The social sense that human beings have is a peculiar phenomenon. As observed earlier, the notion of human society is a psychic network, which operates invisibly and subtly, connecting bodies or individuals into a form of organisation called human society. In the formation of this organisation, the bodies do not actually collide with one another. There is no physical contact, necessarily. One human being can be several miles away from others. Yet they can form a body. This shows that the system of organisation or mutual relationship has little to do with spatial distance. It is something different altogether.

If society is nothing but an organisation of inward affinities, as is the case with human society, one can very well agree that there is no way of explaining the intricate features behind the operation of Nature except by accepting that there is a society of cosmic substances. Is not the solar system thought to be one organisation? Certainly, so. But the distance that is there between one planet and another, or between the planets and the sun, or, as the astronomers point out, between the sun and the other galactical bodies, is vast, enormous! It is said that there are stars whose presence cannot be known even with the most powerful of telescopes. But their presence exerts an influence of a unique nature by means of emanation of rays, which, today, is recognised as a vital living influence. Thus, the acceptance of the possibility of a cosmic society leads to the acceptance of an intelligence behind it, from the observed fact of the precise working of the bodies. Else, why should dead matter behave so sensibly and purposively?

Man does not seem to be living merely by the operation of physical objects which are visible to the eyes. Perhaps, he is even more dependent on invisible influences than on visible things, and his life seems to be connected to factors which range far beyond human perception and conception.

This is why, today, philosophers have stumbled, somehow, on the acceptance of a process rather than a location, of bodies. Earlier, it was thought that things existed, or things can exist, only within the boundaries of their bodies, and that they cannot have any relevance beyond their location. But, the concept of process melts down this boundary that is set to the bodies of substances, and bodies seem to flow into one another rather than maintain their isolated existences. There is always a craving within every body to become a part and parcel of another body. This is the principle of affection, the principle of love that is seen in Nature. It becomes more and more manifest as one rises to organic levels. This does not mean that it is absent in inorganic Nature, but merely that it is not visible to the naked eye.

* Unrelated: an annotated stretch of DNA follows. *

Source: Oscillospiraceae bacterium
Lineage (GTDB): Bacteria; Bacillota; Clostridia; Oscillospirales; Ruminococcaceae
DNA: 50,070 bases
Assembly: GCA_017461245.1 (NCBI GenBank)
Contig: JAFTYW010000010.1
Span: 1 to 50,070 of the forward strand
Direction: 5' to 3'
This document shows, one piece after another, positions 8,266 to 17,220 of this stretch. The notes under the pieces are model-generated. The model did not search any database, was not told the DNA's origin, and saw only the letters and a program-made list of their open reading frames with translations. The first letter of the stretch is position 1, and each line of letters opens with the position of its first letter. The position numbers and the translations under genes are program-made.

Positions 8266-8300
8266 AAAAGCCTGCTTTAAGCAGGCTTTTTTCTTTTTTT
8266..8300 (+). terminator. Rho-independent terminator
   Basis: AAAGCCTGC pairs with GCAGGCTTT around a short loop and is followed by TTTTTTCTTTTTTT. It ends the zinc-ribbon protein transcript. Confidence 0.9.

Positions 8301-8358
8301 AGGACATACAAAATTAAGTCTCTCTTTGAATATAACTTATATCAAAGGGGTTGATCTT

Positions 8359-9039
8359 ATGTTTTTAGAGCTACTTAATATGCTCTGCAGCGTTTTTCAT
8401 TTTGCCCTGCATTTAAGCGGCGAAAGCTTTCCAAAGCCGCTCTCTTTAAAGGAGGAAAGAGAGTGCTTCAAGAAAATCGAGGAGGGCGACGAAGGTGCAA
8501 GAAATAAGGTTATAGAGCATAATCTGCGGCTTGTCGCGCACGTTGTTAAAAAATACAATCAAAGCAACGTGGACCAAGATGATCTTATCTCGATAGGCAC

Conclusions Of Science: Man Is Not Outside The Universe

What does the modern scientist say?

Matter has been dematerialised. Matter is no more considered to be a hard, solid substance. Man is gradually evaporating into thin air, so thin, so ethereal, and so fine that a time has come now when it is not possible to distinguish his own presence from the wider atmosphere of the universe. The observing scientist, or the philosopher, is inside the universe. This is important to remember. How can man look at the universe when he is a part of it? How can man study anything in this world? How can he make an analysis of any object, if he is not really outside it? From the fact of the conclusions that one arrives at through the consequences following from the law of gravitation, it follows that the universal structure cannot exclude the contents thereof. Man is not outside the universe. This should be a simple fact. If he is not outside the universe, how can he study the universe? Where comes the need and the necessity, or even the possibility of his observing anything? Here is the crux of the whole situation. The problem that hangs like an iron curtain in front of the modern scientist is this difficulty of his inability to disentangle himself from the object of his observation. The great physicist,Heisenberg, discovered that he was involved in the very thing in which he was engaged. The body of the scientist is not outside the body that is to be observed. This is a kind of corollary that follows from the famous theory of Relativity. The space-time-gravitation cosmos is one complex, or it may be called a compound, if you like. It is such a terrific phenomenon that one gets frightened even by thinking of it.